For those of us working in higher education fundraising, the issue of student debt has an increasing amount of relevance. The Project on Student Debt through the Institute for College Access and Success writes, “Over the last decade—from 2004 to 2014—the share of graduates with debt rose modestly (from 65% to 69%) while average debt at graduation rose at more than twice the rate of inflation.” How can we expect our young alumni to give back to our institutions when they can barely make their loan payments?
Many in society are questioning whether a college education is good investment and the view of college is shifting to one that is transactional, rather than transformational. Not only should advancement professionals stay up-to-speed on these issues because of how it may affect the way young alumni give (or don’t give), but we should also utilize this as an opportunity to put out positive messages about how philanthropy can mitigate this situation for scholarship recipients.
There are great resources available that track this information. The organization cited above (The Project on Student Debt) collects data from most colleges and universities and reports it online. You can access overall statistics, historical trends as well as data by state and by institution. With a little bit of research time, you can learn how your institution compares with peer institutions and with other institutions in your state. You can also see how the trends have change over time. The historical reports are a bit more difficult to find so here are links to the reports for 2011, 2012 and 2013.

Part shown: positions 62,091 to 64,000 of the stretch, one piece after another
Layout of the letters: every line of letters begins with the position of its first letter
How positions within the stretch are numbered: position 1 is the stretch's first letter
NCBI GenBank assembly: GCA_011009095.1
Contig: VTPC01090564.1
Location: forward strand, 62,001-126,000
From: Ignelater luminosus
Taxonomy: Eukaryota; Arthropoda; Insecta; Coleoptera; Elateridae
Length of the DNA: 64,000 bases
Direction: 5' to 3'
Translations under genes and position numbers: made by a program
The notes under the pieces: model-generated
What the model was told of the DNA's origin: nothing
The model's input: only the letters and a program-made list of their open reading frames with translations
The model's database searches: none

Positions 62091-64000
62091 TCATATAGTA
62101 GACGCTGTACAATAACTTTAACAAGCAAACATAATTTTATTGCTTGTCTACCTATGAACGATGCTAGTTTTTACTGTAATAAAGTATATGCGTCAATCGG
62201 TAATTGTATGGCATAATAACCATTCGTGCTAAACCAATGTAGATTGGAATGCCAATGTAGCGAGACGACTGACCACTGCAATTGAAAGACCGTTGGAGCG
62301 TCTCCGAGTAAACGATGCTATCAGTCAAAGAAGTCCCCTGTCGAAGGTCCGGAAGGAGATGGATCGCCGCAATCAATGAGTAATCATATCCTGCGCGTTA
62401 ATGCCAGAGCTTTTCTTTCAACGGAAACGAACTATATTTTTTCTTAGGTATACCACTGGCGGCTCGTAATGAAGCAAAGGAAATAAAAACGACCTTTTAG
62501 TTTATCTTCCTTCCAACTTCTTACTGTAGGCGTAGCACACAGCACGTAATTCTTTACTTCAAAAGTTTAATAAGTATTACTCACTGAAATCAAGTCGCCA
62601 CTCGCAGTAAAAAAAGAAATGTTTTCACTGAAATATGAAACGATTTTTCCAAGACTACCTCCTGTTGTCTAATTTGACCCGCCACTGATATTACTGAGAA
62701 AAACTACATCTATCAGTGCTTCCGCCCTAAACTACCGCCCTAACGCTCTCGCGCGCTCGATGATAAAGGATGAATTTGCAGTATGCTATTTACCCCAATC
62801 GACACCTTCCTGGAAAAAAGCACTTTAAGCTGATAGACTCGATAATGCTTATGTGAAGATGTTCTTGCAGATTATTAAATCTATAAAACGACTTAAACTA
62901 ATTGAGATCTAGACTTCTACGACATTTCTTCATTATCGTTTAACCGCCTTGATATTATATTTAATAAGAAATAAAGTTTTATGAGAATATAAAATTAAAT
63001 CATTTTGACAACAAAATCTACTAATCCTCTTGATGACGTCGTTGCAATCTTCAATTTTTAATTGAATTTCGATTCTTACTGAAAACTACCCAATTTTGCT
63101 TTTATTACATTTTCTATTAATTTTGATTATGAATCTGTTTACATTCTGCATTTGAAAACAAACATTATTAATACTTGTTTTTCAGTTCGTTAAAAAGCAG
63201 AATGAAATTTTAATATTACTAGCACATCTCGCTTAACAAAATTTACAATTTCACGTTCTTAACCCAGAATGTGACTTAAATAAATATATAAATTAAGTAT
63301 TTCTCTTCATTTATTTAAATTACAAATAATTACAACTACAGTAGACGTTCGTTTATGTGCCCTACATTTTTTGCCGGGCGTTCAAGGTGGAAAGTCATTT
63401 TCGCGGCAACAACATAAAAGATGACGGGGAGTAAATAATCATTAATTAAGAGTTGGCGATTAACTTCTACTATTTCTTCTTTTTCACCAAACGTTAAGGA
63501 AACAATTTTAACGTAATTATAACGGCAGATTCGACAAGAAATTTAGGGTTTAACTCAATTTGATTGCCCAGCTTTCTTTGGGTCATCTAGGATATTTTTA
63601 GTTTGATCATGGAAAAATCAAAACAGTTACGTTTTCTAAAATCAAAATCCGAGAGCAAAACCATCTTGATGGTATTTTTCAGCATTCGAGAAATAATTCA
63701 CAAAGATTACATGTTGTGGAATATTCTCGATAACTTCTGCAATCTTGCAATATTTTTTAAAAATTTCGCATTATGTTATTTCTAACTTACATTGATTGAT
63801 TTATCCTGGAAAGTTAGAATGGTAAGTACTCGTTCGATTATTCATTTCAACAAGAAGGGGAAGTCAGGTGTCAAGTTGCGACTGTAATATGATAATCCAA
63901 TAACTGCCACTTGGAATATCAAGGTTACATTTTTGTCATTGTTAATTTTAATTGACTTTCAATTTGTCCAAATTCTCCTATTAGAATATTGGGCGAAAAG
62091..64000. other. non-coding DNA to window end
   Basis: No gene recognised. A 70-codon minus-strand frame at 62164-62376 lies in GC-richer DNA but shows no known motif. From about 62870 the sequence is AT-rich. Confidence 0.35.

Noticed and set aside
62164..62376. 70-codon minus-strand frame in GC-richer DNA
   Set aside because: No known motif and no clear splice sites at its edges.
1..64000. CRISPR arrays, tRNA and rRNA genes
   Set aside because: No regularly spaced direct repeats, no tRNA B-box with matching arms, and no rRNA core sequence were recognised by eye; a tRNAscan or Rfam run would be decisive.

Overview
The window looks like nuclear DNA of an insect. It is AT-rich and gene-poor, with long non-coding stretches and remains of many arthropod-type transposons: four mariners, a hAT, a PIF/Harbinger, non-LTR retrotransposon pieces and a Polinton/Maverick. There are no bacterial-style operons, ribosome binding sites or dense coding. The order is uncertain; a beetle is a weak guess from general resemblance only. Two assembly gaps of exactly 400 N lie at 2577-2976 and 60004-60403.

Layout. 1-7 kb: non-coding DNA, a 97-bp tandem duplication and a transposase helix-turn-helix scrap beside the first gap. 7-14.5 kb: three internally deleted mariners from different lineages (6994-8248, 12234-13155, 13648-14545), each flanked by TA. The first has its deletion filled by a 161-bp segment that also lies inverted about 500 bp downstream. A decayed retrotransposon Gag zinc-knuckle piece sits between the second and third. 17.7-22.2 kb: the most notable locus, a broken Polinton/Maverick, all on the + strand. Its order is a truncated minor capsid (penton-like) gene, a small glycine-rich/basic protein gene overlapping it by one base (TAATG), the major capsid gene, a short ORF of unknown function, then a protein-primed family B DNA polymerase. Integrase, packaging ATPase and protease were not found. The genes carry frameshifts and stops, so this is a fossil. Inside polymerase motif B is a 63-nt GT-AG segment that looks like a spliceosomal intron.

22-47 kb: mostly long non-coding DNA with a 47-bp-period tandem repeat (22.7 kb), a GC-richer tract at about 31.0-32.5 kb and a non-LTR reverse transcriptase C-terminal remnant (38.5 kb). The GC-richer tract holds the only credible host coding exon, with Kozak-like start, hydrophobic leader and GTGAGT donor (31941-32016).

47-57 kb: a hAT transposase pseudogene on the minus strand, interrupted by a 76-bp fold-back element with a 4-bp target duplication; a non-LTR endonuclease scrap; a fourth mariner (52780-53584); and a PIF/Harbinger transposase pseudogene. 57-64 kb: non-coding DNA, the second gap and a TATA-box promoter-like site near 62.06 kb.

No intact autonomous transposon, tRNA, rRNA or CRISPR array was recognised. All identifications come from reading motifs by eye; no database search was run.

Another great resource for geeks like me is this interactive graph from the New York Times.
I love this resource because it lets you see how the trends with student debt change across time and you can see how the cost of tuition has risen. You can break it down by all different kinds of criteria. For instance, here’s the some data for the Southeastern Athletic Conference for 2004 (top graph):
Notice how low nearly all of the schools are in terms of both cost and student debt (blue dots). The only outlier is Vanderbilt (orange dot), which had slightly higher debt loads but was much more expensive. The expense is not surprising since it’s the only private school in the SEC.
Now take a look at the 2nd graph. It’s the same data for the same schools 6 years later.
At the University of Georgia in 2004, the annual tuition was only a bit more than $4,000 and the student debt was around $13,000. By 2010, tuition at UGA was over $7,500 and the average amount of student debt was now almost $16,000.
There’s a totally different story at Vandy and it’s completely counterintuitive. In 2004, the average Vandy grad carried over $24,000 in student loans. The cost of an education was almost $28,000. The cost to attend Vandy rose to over $38,000 in 2010, but the average amount of student debt DECREASED to $18,600.
How could this be? The answer is obvious: philanthropy. Vandy must have raised and awarded more scholarship during this 6-year period. So, charitable giving can make a marked difference in the future of an average student where debt is concerned. Why are we not writing this into each single phonathon script and direct mail piece that we produce in higher education fundraising?
I encourage you to play around with these tools and do some research into the trends at your own institution. You can then build statistically relevant objection responses for alumni who say they cannot give due to student loan debt loads and more importantly you can more effectively market the potential positive impact that major donors can have when they make a gift for scholarships.
Jessica Cloud, CFRE
I've been called the Tasmanian Devil of fundraising and I'm here to talk shop with you.